United States

UNITED STATES

Starbucks Makes a "Mockiatto" of Fight against Systemic Racism

In a concerted effort to save its image as community-oriented, inclusive, and “woke,” Starbucks responds to the protests over the baseless arrest of Rashon Nelson and Donte Robinson last month by implementing a nationwide “anti-bias” awareness training for all its employees today. The company’s stated goal is to begin a process of addressing the problem of racial discrimination in their stores.

May 29, 2018

Photo: Reuters Police officers monitor activity outside the Philadelphia Starbucks where two black men were arrested in April, 2018.

Perhaps the most frustrating thing about discussions of racism in the U.S. is that they often remain at the surface level with little consideration of the material realities that fuel racist discrimination and violence. The Starbucks debacle illustrates this problem. When two black men were arrested in Philadelphia on 04/12 for the “crime” of sitting in a coffee shop without ordering anything and then asking to use the bathroom, there was a swift and strong reaction from activists and the general public. As the incident reverberated through the media, protests were held outside and inside the store.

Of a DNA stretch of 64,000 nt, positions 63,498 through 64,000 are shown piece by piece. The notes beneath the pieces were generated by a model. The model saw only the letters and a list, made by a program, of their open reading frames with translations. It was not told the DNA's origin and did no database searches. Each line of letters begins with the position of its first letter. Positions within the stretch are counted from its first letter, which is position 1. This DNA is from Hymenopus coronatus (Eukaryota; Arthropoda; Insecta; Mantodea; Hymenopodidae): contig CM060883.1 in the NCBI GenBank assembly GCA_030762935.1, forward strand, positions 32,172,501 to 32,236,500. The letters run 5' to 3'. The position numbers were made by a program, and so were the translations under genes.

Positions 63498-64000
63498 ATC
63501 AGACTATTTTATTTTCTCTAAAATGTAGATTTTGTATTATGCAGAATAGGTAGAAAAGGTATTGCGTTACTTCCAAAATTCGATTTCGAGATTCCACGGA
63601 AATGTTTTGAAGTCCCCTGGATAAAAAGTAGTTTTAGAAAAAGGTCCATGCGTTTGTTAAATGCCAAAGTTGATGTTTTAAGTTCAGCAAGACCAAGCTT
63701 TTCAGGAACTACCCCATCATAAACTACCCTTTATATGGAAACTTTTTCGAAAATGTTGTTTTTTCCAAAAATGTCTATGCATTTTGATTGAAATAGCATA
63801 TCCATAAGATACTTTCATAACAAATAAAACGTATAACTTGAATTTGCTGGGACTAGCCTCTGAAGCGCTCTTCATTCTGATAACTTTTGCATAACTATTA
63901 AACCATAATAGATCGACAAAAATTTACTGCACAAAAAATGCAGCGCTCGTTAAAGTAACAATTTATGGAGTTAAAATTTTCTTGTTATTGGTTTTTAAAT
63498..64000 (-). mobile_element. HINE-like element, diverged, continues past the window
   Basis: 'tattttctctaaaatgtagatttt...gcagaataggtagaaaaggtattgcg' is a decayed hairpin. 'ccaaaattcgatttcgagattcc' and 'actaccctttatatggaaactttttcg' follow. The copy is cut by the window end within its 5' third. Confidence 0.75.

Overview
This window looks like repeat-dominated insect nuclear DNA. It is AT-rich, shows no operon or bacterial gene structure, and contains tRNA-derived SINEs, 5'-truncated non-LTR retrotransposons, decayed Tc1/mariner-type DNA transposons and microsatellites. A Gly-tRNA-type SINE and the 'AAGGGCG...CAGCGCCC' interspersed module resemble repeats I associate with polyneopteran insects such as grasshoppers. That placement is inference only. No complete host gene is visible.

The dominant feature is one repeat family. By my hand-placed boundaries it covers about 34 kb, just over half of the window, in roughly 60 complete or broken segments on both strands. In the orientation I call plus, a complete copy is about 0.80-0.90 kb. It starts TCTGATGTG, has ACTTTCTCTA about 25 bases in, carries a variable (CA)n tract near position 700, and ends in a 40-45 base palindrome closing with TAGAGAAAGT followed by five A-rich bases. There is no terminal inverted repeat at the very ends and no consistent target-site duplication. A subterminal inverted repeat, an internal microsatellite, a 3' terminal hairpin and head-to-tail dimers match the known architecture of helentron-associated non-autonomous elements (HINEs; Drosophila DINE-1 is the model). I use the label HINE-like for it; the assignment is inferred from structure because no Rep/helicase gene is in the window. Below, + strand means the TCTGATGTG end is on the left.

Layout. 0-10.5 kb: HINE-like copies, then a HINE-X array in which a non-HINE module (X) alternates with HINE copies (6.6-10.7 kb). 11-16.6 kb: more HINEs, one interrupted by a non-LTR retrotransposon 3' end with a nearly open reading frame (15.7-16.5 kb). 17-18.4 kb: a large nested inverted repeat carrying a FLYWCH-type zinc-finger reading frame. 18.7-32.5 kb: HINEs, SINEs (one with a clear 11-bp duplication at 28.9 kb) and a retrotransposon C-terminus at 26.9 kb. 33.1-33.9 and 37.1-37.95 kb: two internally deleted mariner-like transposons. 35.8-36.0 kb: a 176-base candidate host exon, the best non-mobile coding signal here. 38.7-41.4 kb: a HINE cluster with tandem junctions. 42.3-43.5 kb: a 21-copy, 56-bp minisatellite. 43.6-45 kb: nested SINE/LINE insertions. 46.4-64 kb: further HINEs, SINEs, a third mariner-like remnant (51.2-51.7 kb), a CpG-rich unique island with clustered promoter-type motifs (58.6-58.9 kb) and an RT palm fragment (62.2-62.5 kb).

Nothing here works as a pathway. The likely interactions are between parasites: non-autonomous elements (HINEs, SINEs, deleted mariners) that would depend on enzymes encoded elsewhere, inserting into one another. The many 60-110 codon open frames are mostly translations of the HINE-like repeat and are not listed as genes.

The wave of outrage that was sparked nationally led to the dismissal of the manager who had called 911 on the men within two minutes of their arrival, and it forced the company to develop a damage-control strategy that included official apologies and a personal meeting between the Starbucks CEO and the two men, Rashon Nelson and Donte Robinson, as well as a nationwide racial bias training session for all of their employees. What has been obscured in and by this massively-promoted corporate campaign, however, is the deep, structural reasons why incidents like this one occur all the time in restaurants and stores everywhere.

So this afternoon, in an effort to combat “unconscious bias” among its employees, Starbucks held sensitivity training sessions in over 8000 of its locations. In a video scheduled to be shown during the four-hour training session, chief executive Kevin Johnson explains to the 175,000 workers, euphemistically called “partners,” that “prejudice in public accommodation is deeply rooted in America”, and the rapper Common, who features in the video, encourages “folks to start exploring their own identities,” explaining that this is “Helping people see each other fully, completely, respectfully.” Employees were supposed to spend the remaining time completing worksheets in small groups.